Imagine this scenario:
13 of 40 students are making regular appearances on daily Zoom meets, more like half have made it at least once. It took one-on-one calls to walk students through the process of getting on to Zoom. It’s a daily battle to help them get their microphone on. Some of the kids don’t have a computer and only about a quarter have wifi. Even if they do, their tech literacy is a pretty big hurdle. So many students have only just started using computers (as in – where is the space bar?!) and it adds a lot to the cognitive load. They are still learning the etiquette of Zoom: there are kids screaming at their little brothers and sisters in to the mic, kids running around the house with the computer in their hands, laying in their beds, cameras pointed at the ceiling. It feels pretty chaotic. As soon as a prompt is asked, the technical transition takes so long to do a ‘quick share’ and kids start to get distracted as they wait for peers to figure it out. There has been more than one time when I end the meeting breaking down into tears of futility and frustration.
How much of this scenario feels familiar to you? This is the new normal for many teachers now teaching remotely. The good news is you are not alone. Every teacher is feeling and experiencing the same thing. As we move through this new, unprecedented time in history, allow yourself some grace and deeply consider the following elements:
Let go of perfection
This is a huge learning curve. Give yourself permission to not do things perfectly. Everyone is trying to figure out the best way to do things. Home is not an ideal place to learn. This is not homeschool. This is students being at home during a pandemic while parents are also trying to work from home, with all their siblings home. Nothing about this is ‘business as usual’. Understand and empathize – for both yourself and the students.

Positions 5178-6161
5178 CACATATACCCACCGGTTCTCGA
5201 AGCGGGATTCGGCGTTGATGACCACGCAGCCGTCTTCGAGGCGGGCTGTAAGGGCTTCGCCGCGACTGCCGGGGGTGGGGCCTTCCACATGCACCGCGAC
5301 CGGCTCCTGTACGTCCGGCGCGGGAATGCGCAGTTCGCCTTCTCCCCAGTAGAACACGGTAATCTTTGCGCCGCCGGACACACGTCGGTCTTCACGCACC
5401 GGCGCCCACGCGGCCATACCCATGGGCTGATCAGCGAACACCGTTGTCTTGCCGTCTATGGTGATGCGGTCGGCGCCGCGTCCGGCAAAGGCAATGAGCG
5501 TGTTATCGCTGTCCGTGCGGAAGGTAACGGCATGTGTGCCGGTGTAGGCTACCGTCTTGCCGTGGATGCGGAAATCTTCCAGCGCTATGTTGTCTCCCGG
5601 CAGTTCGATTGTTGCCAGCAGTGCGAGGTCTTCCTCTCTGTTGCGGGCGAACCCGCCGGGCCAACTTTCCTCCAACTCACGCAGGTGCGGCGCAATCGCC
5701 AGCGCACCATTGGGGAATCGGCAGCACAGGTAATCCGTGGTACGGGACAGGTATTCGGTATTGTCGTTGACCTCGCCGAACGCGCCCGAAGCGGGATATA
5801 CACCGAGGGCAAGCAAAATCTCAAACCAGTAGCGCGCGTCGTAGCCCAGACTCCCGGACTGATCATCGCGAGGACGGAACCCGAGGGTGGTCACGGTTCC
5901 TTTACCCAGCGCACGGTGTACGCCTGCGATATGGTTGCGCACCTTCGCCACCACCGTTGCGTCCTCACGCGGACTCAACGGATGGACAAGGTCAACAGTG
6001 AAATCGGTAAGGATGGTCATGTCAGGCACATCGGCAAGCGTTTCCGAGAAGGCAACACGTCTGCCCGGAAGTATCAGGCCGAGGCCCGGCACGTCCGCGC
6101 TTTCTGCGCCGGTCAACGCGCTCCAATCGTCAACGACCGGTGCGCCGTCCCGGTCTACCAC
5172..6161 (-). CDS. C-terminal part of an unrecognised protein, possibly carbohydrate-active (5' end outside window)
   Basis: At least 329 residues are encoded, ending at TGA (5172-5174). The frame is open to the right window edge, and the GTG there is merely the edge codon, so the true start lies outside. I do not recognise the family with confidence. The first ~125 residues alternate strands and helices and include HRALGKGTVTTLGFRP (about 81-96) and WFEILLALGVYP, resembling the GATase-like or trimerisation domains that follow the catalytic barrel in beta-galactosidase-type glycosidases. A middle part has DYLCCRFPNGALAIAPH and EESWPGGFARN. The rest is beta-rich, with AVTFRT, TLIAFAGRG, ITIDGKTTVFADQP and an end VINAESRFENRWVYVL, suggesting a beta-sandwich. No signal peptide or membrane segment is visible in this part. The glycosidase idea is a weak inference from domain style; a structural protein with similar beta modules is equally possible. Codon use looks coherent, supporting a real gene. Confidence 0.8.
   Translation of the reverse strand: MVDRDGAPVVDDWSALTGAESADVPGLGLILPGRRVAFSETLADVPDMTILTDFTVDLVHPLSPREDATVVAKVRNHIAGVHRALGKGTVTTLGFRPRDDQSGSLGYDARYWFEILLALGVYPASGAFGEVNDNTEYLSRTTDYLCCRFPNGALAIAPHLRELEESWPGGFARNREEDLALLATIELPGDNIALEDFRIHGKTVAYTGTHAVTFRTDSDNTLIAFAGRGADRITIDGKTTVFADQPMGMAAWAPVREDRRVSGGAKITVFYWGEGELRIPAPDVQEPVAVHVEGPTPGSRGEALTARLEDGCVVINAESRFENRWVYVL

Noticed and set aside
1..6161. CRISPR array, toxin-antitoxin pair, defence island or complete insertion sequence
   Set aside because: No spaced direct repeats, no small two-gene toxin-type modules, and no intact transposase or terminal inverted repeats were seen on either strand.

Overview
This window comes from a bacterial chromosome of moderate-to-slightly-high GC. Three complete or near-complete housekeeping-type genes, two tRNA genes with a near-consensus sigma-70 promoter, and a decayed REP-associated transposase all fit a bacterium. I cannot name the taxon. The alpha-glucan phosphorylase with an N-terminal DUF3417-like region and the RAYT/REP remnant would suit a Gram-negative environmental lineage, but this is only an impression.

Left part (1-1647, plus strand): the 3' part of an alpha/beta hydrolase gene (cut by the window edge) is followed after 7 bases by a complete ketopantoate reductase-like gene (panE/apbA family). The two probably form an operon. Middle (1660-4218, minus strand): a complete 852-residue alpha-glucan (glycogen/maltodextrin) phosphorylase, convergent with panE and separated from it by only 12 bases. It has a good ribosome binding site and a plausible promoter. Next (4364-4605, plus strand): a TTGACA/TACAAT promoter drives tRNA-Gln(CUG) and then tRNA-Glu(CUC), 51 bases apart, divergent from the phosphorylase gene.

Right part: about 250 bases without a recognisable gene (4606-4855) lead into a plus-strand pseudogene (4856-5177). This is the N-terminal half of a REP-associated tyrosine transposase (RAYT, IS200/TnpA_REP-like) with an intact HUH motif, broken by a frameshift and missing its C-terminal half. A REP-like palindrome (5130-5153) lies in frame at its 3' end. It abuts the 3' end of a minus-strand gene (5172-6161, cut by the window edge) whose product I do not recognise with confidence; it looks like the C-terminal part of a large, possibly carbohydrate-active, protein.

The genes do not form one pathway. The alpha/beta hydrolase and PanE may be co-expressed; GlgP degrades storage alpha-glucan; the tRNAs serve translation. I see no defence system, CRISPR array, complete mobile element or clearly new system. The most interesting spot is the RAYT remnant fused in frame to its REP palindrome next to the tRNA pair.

Adjust your expectations
It’s not a matter of lowering your expectations; it’s about adjusting to a new reality of what we are facing and what is happening. A remote learning environment can not and will not model, nor replicate, nor replace the in-person classroom. The nuances of being face-to-face, the body language, the speed with which students can respond and interact, the ability to physically be in the same space and connect with others is not present. All these factors play in to the efficacy of learning online. This is not to say that online learning is not effective, this is saying that many teachers were thrust in to this situation without preparation, training or the proper tools. And while teachers all over the globe are stepping up and diving in and confronting the challenges head-on, take all that in to consideration. Know your reality.
Focus on the heart
So much is going on for these students. Know and understand that the single most important thing you can do right now is just to be there for them. While not the same as in-person, the amazing good fortune we have of being able to see and connect to students through technology is extraordinary. We are able to get to know students in new ways, and can be there just to listen to them and allow them the space to connect to us and their peers.
‘The fact that students know that at 11am every day they can jump on their computer and connect with their teacher and their peers is paramount. At the end of the day, the mutual care and consistency is what matters.’
See the opportunity
‘There are silver linings: kids are becoming literate in tech in ways that I may not have taken time to do in the classroom, they’re having to be really creative and independent, as have I. They’ve been patient and grateful and dedicated.’ This platform is allowing teachers to get to know students in new ways, though a new lens. This is an opportunity that has been given to teachers and students to connect in a different format. Be curious, see what new things you can can learn from and about your students. Learn to listen. Ironically, we as teachers often have a difficult time actually hearing our students. Slow down, listen, take the time to find out what else there is to know about them. There may be new connections and pathways into learning that we didn’t see before.
You are enough
‘I am starting to recognize that the online meetings are not going to be the kind of language development that happened day to day in person. They will, however, be the connection and consistency elements that are so essential right now. Showing up and being there for students is probably the most important.’ Allow yourself to accept that you are doing the best you can. And that is enough. Just connecting to your students is enough. Be the love and support they need right now.
All of the above elements are as important to recognize for you as they are for your students. Be kind to yourself and give yourself grace. Know that loving students is the most important and essential action that needs to happen during this time. Find the silver linings, adjust your expectations and listen to and connect to kids. At the end of the day, we will come out the other side of this better together.
Thank you to Andi Newman for sharing her experiences (in italics).